Third, when comparing scenario 4 to all others, it performs better on an arrival price basis, meaning it experienced lower costs, but underperformed on an interval VWAP basis (as the first hour VWAP of 50.16 is 1.5 cents below where the broker executed). It is likely to have an opportunity cost that was lower overall than scenario 2, but still around 6 cents per share. Depending on what metric was used, scenario 4 might be considered inferior or superior to the others, but in this case, with perfect hindsight it was superior. If similar results were achieved over many orders, however, despite being inferior to interval VWAP, it would be judged superior. On the other hand, if on the majority of occasions, the price after the dark pool fills moved adversely, then one could assume that the broker overused their dark pool.
Most of these observations required knowledge of all the orders placed to understand the trading strategy and draw conclusions. Knowledge of the orders is the only way to determine if adverse price movement is opportunity cost or timing. It is also the only way to measure the market impact that might be created by the trading strategy, as one can analyze the market impact directly correlated to the placement of displayed orders as well as from orders that take liquidity.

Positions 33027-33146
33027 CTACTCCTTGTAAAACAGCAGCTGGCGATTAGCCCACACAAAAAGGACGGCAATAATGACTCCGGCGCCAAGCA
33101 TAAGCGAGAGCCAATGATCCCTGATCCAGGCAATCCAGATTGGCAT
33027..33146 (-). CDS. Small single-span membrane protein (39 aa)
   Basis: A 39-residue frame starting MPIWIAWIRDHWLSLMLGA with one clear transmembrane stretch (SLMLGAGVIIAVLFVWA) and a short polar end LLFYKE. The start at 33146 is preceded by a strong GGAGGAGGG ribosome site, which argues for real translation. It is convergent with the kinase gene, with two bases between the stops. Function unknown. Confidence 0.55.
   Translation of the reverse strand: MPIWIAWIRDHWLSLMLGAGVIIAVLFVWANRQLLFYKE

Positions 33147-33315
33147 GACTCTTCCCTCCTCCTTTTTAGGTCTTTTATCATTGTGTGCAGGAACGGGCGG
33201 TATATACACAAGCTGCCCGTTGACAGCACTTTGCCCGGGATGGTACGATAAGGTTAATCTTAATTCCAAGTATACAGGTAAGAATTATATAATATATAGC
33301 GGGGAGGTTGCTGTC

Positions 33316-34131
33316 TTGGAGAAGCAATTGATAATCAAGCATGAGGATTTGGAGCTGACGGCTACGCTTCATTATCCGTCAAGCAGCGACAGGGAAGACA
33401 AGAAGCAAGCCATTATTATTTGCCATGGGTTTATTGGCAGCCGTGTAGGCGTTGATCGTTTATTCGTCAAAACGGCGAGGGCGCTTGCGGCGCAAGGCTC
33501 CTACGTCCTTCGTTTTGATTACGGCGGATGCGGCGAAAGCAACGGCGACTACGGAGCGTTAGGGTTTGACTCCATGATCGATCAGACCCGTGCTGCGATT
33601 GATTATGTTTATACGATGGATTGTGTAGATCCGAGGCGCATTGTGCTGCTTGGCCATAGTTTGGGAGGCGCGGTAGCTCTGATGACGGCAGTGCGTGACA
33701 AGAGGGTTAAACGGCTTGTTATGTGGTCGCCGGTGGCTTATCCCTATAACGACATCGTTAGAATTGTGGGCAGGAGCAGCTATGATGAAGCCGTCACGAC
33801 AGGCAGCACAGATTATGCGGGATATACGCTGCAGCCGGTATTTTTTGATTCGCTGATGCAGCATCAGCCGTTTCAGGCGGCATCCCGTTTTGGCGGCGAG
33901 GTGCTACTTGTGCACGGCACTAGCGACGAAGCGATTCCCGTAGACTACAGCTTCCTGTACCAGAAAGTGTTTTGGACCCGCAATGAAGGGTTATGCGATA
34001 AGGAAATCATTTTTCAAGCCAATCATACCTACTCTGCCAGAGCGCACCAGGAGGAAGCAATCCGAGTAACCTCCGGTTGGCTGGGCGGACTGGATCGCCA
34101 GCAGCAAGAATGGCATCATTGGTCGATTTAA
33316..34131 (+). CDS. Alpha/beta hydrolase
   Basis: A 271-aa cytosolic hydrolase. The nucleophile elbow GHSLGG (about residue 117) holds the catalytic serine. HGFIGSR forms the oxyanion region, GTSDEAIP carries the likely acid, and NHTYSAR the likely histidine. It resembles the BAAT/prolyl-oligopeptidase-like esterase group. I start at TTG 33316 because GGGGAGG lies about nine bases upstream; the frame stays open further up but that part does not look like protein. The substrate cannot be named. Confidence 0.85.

Note, however, that it is important to understand that there are different situations in the lifecycle of a trade. In the early stages of an order, controlling market impact is more important than when completing the order, for example. This is due to the fact that impacting the market early in an order directly increases the cost of trading the balance of that order. In the above scenarios, for example, had the broker placed large, displayed, passive orders early in the trade, it might have been a key reason why the price moved higher (i.e. created market impact).